Greece is unlikely to leave the eurozone

Since the Der Spiegel article “revealing” that Greece was considering to leave the EMU, there has been a lot of speculation on whether this should be taken seriously. Markets clearly got scared, as the EUR/USD lost around 3 % after the rumour spread. 

However, with Germany in command of the “European situation”, this is unlikely to happen. Germany is still the main beneficiary of the euro-zone (cf here), so they can’t take the risk to weaken it. Despite Greece being a minor trade partner for Germany, there is an obvious risk of domino effect, with other PIIGS states leaving the EMU following a Greek defection.
Moreover, Greece leaving the EMU implies a default on their euro denominated debt, so a negotiated restructuring appears as a better solution for Germany’s export economy : the costs would be similar but Germany keeps the euro-zone alive.

The situation is less clear-cut for Greece. On the one hand, Argentina’s 2001 break off the dollar and foreign default was very successful.  After only one quarter of recession, their economy started growing, and has from 2002 to 2007 grown by 8.2% annually (in real terms), going above pre-crisis level in 3 years. It’s certainly better than the 8 years currently forecasted by the IMF (especially considering that they have proved over-optimistic until now). Argentina’s recovery was mostly due to the domestic economy – exports playing only a minor part – an important point to Greece, who has very little to export.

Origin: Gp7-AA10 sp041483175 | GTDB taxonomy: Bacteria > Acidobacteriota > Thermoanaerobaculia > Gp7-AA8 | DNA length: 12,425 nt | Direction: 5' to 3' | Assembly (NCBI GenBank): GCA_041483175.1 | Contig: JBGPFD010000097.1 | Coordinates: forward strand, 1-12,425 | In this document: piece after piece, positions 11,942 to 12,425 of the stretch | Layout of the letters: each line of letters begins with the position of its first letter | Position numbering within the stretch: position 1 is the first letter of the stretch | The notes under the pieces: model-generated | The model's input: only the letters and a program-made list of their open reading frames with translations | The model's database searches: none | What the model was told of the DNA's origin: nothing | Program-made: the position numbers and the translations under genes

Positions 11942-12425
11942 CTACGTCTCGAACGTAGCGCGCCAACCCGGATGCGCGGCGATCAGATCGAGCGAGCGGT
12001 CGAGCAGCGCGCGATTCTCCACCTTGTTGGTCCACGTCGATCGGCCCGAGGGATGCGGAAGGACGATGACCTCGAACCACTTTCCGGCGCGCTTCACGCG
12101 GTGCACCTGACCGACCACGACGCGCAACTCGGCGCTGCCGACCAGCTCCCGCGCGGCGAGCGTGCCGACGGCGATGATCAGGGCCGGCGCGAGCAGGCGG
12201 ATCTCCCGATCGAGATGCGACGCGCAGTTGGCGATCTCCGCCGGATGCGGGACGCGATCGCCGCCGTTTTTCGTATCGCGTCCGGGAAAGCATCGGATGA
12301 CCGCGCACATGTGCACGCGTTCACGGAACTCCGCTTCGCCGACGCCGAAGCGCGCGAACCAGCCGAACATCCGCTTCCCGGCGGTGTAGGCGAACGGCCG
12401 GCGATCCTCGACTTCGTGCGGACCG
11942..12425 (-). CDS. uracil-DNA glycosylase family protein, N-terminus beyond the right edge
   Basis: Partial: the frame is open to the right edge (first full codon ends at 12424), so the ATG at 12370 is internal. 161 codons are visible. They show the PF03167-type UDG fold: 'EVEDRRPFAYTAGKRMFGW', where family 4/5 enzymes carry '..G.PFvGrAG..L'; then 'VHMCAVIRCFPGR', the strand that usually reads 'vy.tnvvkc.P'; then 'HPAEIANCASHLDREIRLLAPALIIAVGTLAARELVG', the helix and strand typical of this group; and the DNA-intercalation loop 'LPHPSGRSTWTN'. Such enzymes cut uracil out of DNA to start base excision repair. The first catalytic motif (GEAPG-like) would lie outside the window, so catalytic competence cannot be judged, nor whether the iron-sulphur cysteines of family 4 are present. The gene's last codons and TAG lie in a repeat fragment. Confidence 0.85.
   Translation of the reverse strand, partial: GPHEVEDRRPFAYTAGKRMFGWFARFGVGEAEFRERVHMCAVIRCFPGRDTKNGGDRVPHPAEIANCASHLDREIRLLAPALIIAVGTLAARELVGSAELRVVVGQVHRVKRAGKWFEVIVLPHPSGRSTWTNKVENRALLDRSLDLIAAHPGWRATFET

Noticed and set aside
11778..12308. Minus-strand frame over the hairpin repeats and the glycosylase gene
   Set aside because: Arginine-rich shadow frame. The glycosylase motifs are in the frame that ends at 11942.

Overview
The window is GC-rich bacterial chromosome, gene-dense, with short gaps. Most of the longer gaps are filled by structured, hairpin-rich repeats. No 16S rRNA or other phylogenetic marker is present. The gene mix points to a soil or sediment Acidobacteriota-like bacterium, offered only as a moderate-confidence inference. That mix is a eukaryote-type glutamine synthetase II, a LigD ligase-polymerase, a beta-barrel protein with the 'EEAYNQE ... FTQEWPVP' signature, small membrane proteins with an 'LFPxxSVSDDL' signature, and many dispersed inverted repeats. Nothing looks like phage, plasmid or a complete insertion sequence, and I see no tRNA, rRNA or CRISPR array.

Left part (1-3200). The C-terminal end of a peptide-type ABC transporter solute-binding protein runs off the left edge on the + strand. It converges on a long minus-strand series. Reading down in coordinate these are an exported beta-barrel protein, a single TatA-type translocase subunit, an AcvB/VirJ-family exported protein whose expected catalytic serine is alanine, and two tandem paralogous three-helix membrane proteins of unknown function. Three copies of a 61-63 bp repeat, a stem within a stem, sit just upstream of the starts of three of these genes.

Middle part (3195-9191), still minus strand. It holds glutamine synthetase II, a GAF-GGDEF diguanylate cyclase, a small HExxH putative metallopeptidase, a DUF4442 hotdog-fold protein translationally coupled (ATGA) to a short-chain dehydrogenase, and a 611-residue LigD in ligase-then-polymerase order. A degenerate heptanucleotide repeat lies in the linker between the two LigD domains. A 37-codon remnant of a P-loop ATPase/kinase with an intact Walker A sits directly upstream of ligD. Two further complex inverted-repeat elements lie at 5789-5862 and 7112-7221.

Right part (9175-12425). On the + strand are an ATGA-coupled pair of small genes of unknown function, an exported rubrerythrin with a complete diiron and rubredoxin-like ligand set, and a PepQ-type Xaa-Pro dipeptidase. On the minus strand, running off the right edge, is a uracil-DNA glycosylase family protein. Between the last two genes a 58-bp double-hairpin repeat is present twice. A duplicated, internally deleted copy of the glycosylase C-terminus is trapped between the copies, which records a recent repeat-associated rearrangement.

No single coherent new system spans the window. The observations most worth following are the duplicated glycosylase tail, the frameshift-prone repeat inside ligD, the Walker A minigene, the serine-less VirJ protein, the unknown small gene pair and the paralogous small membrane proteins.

Obstacles to leaving the EMU are that Greek banks are up to their neck into their government’s paper, and would certainly need bailouts. It would mean massive inflation : as no one would want to lend to the Greek state, it would have to print money (especially as they import a lot). There would be important capital flights, as Greek citizen would bet on further devaluation – therefore swapping their assets back to euros.
Going back to drachmas might not be easy, but is a better solution for Greece than more of the same (a new bailout, or maturity extension of their outstanding bonds), so it would not be surprising to see them using this potential move to improve their negotiation position.

Given the unbalance in the relative political weights of Greece and Germany, we can presume that no decision of Greece leaving the EMU will be taken. However, in the current situation, if nothing is done to alleviate the structural problems of Greece and of the euro-zone, peripheral countries leaving the euro-zone is the inevitable conclusion of the crisis

Until now, the tendency of European decision makers has been to buy time using bailouts, and it appears they will continue to do so until forced otherwise. Of course, Greece’s problems are amplified rather than solved by bailouts, so whoever made this leak to Der Spiegel wants to improve the probability that a real solution to this crisis will emerge as the next step.

 

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